Attitudes on Video Need to Change
We know video conferencing makes sense. We know it can be more efficient than travel and more robust than audio-only or text-based communications. But despite the obvious benefits, many remain resistant to it. It’s time to let go of the past and face your colleagues.
I understand that when the red light goes on that some people behave differently. They become self-conscience and think more about their actions. There’s a sense of violation that doesn’t occur with phone calls. It doesn’t feel normal. Get over it, and make it normal.
I get all kinds of excuses: “I don’t have a camera,” “I just got up,” “I didn’t do my makeup.” Why settle for compromised communications when video is available? We create our future, and according to every science fiction show and film, the future includes pervasive, seamless visual communications. It’s time to make the future the present.
There is no excuse. Gone are the intimidating remotes. It’s easy to see and hear each other, and even share the desktop screen. The cost has fallen and the equipment no longer requires a big upfront capital commitment. The technology (cost and access) is no longer the battle. The barrier is the emotional attachment to the past. Gosh, I just love my buggy whip.
It was recently reported that revenue of worldwide enterprise videoconferencing and telepresence equipment dropped more than 13 percent year-over-year, and almost 22 percent quarter-over-quarter. Something is wrong here considering the vast majority of organizations aren’t using video.
Video conferencing has been on the radar for much longer than most technologies, and over the years the cost, time, and pain associated with travel have all increased. The concern of environmental responsibility and stewardship have also increased. Telecommuting became acceptable and cool, and bandwidth got broader. The cost of gas continues to go up, and the cost of hardware continues to drop.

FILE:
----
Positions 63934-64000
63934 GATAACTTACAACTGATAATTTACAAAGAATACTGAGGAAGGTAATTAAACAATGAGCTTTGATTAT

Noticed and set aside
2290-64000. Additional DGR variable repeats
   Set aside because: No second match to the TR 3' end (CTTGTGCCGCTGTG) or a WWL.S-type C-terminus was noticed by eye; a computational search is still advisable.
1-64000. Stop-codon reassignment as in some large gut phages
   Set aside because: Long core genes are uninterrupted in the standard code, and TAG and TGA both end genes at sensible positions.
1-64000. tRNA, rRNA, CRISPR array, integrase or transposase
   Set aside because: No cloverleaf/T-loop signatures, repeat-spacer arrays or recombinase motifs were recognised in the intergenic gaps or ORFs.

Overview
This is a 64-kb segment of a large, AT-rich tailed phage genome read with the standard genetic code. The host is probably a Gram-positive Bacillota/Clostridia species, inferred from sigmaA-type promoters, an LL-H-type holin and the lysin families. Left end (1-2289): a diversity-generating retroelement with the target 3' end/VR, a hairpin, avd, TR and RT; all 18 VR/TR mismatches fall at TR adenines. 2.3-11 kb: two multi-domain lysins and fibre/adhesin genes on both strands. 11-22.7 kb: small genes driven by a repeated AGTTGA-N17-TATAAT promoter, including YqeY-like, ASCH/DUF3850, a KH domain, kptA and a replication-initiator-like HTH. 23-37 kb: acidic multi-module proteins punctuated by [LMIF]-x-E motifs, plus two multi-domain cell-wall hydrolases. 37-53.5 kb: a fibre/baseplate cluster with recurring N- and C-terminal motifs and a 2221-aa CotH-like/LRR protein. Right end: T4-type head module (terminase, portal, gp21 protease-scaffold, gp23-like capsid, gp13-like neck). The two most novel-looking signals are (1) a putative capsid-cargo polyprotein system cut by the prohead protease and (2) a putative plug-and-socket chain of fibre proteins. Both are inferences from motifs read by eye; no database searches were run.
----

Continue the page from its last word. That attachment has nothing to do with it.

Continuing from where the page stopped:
The world has flattened as companies increasingly leverage skills from distributed global teams. Smartphones today are everywhere, each supports HD two way video communications. Every laptop has a camera. Still, with all of this we have not seen the growth in video we predicted decades ago. Video communications remain the exception to the norm.
To this day I regularly find people (even in in high tech) who almost refuse to engage in video calls unless absolutely forced to do so. They are turning a blind eye to the obvious benefits of seeing someone live, reading someone’s body language, and being able to sustain someone’s attention (unlike on a conference call), or just nurturing distant relationships in ways voice calls and emails cannot.
I’ve made the transition. I consistently attempt to do video-first. It took some time and had to be forced, but now I prefer it. When I Skype call, I press “Video Call” before pressing “Call.” When I set up a meeting, I send out a link to a video bridge by default. When I get invited to an audio-bridge, it’s like going back in time.
I prefer smiles over smileys. I find that watching is a natural complement to listening just as I prefer movies to radio dramas. I know a few others that have also made the transition, and together we are like former smokers who disdainfully look down upon our old way (audio-only communications). Together we wait and hope that someday our colleagues will get it.
I’ve always blamed slow adoption on the technology, but now realize it’s the users. Change is a bitch, and there’s nothing wrong with this fine shell. So it is up to the next generation, the Trumans, who were born with the camera on. These people are always on - or off - one can’t tell as the camera changes nothing. Oddly, the camera being off reveals more about one’s age than the camera being on.
One day video will be the default, and there’s nothing - repeat nothing - preventing that day from being today. But realistically it’s a generation away. Yes, there’s plenty of room for technology improvement, but its time for market/user demand to pull the technology rather than be dragged by it.